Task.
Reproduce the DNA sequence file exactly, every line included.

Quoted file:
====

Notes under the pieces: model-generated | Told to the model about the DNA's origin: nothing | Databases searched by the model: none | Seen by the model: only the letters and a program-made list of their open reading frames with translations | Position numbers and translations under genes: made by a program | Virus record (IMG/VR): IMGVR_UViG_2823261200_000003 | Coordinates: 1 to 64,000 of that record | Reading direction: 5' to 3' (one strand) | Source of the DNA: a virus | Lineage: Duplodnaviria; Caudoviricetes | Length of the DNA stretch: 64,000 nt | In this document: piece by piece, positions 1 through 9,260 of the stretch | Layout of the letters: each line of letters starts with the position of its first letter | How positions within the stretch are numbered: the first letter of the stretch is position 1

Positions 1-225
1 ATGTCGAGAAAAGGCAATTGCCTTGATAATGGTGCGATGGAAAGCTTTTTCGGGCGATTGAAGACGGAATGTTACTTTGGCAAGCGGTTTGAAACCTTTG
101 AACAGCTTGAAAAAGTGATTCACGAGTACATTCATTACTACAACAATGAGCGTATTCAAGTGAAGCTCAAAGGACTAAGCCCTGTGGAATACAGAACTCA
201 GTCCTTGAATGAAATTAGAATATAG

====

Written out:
Notes under the pieces: model-generated | Told to the model about the DNA's origin: nothing | Databases searched by the model: none | Seen by the model: only the letters and a program-made list of their open reading frames with translations | Position numbers and translations under genes: made by a program | Virus record (IMG/VR): IMGVR_UViG_2823261200_000003 | Coordinates: 1 to 64,000 of that record | Reading direction: 5' to 3' (one strand) | Source of the DNA: a virus | Lineage: Duplodnaviria; Caudoviricetes | Length of the DNA stretch: 64,000 nt | In this document: piece by piece, positions 1 through 9,260 of the stretch | Layout of the letters: each line of letters starts with the position of its first letter | How positions within the stretch are numbered: the first letter of the stretch is position 1

Positions 1-225
1 ATGTCGAGAAAAGGCAATTGCCTTGATAATGGTGCGATGGAAAGCTTTTTCGGGCGATTGAAGACGGAATGTTACTTTGGCAAGCGGTTTGAAACCTTTG
101 AACAGCTTGAAAAAGTGATTCACGAGTACATTCATTACTACAACAATGAGCGTATTCAAGTGAAGCTCAAAGGACTAAGCCCTGTGGAATACAGAACTCA
201 GTCCTTGAATGAAATTAGAATATAG